Composed by
Martin O'Donnell & Michael Salvatori


Published by
Sumthing Else Records (2002)


1) Opening Suite
2) Truth and Reconciliation Suite
3) Brothers In Arms
4) Enough Dead Heroes
5) Perilous Journey
6) A Walk In The Woods
7) Ambient Wonder
8) The Gun Pointed At The
Head Of The Universe
9) Trace Amounts
10) Under Cover Of Night
11) What Once Was Lost
12) Lament For Pvt. Jenkins
13) Devils...Monsters...
14) Covenant Dance
15) Alien Corridors
16) Rock Anthem For Saving The
17) The Maw
18) Drumrun
19) On A Pale Horse
20) Perchance To Dream
21) Library Suite
22) The Long Run
23) Suite Autumn
24) Shadows
25) Dust And Echoes
26) Halo


- Game website




Review by
Oliver Ittensohn


Halo is best described as the Holy Grail of Microsoft’s Xbox console system. Heralded as one of the best first-person shooters to ever grace a video game system and getting exceptionally good reviews, it prevented the launch of the Xbox from being a complete disaster. The focus of the game lay on the singe-player campaign where the player took the role of the Master Chief, an enigmatic cyborg commando, and had to save the earth from an alien race called the Covenants.

The musical score was composed by Martin O’Donnell and Michael Salvatori and has started to reach cult status among video game music fans. This is partly due to the fact that the score worked very well within the game and features some very memorable musical moments. Using the game’s dynamic audio playback system, the score would seamlessly react to on-screen events and change motifs, moods and the duration of each cue on the fly. The result is an impressive underscore that can serve as an example of how a score should be implemented into a game.

Halo features two signature themes that stand out. The first theme can be heard in “Opening Suite” and is the cue that would play in the Main Menu of the game. It is a calm and evocative choir piece that aims to portray the infinity of space. The action theme in “Truth and Reconciliation Suite” features percussion and strings in a rhythmic move and has become one of the most famous video game music cues in recent years and everyone who played the game surely remembers it. This theme in combination with the dynamic music placement made for some truly heroic sequences while playing the game.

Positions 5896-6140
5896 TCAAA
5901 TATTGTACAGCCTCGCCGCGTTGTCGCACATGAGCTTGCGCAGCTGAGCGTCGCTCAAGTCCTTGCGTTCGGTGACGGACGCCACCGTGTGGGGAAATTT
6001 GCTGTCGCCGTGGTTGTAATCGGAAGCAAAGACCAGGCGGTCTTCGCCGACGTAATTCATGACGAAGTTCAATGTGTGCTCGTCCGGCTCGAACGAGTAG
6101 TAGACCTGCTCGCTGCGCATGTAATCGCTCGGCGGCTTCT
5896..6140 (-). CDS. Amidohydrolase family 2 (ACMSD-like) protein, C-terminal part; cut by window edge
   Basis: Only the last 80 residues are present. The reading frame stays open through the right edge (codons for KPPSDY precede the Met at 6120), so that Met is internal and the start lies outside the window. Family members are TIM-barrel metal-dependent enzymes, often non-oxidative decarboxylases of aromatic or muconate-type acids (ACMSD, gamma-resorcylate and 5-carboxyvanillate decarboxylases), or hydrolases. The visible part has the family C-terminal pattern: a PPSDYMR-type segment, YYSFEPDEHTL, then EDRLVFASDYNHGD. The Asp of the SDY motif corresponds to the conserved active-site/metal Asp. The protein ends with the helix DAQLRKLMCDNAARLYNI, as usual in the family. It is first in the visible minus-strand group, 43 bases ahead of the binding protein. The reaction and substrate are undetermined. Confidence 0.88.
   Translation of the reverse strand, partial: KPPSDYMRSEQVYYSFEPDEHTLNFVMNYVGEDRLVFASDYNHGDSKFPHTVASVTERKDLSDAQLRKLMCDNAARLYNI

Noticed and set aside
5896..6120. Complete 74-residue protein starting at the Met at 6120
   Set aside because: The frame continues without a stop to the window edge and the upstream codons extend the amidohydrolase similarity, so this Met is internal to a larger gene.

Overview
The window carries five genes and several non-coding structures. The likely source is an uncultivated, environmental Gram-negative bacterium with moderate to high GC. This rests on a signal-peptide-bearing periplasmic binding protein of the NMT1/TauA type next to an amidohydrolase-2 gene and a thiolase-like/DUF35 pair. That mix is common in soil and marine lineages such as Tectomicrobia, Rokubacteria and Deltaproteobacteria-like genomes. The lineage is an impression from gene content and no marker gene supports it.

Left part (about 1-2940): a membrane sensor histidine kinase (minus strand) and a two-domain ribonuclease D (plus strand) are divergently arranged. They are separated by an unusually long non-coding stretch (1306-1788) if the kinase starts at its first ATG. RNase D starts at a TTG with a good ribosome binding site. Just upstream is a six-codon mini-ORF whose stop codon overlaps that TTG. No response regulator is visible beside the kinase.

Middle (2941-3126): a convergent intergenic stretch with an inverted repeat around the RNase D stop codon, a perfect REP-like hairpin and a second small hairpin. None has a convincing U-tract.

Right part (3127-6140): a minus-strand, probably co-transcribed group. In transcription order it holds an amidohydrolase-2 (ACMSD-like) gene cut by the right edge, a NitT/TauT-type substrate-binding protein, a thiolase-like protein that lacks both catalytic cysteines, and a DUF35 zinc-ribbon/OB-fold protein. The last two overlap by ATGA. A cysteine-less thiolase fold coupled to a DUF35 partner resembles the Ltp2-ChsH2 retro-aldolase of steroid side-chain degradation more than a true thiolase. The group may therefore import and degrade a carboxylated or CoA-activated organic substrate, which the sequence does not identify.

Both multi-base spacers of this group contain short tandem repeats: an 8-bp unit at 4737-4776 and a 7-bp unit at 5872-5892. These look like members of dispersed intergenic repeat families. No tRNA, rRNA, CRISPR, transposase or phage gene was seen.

The rest of the score mainly consists of ambient and electronic pieces that serve as backdrop for the different missions of the game. They are neither very thematic nor very developed and it is here that Halo’s score loses much of its appeal. Although one can argue that Halo is a mix of different styles it doesn’t really execute these styles satisfyingly or makes them interesting. In fact, most of Halo’s score proves to be a surprisingly dull and uninteresting listen and I don’t think it would be so popular if it weren’t for the two signature themes mentioned above.

With Halo being such a huge project, the sound quality of its score is rather unimpressive. The clearly synthesized strings and brass along with weak percussion are not what you’d expect.

To sum it all up, Halo is a well implemented score that features two great and memorable themes. The majority of the score is ambient and electronic and works in the game considerably better than on CD. The album is recommended to all Halo fans, but casual video game music listener should stay clear of it.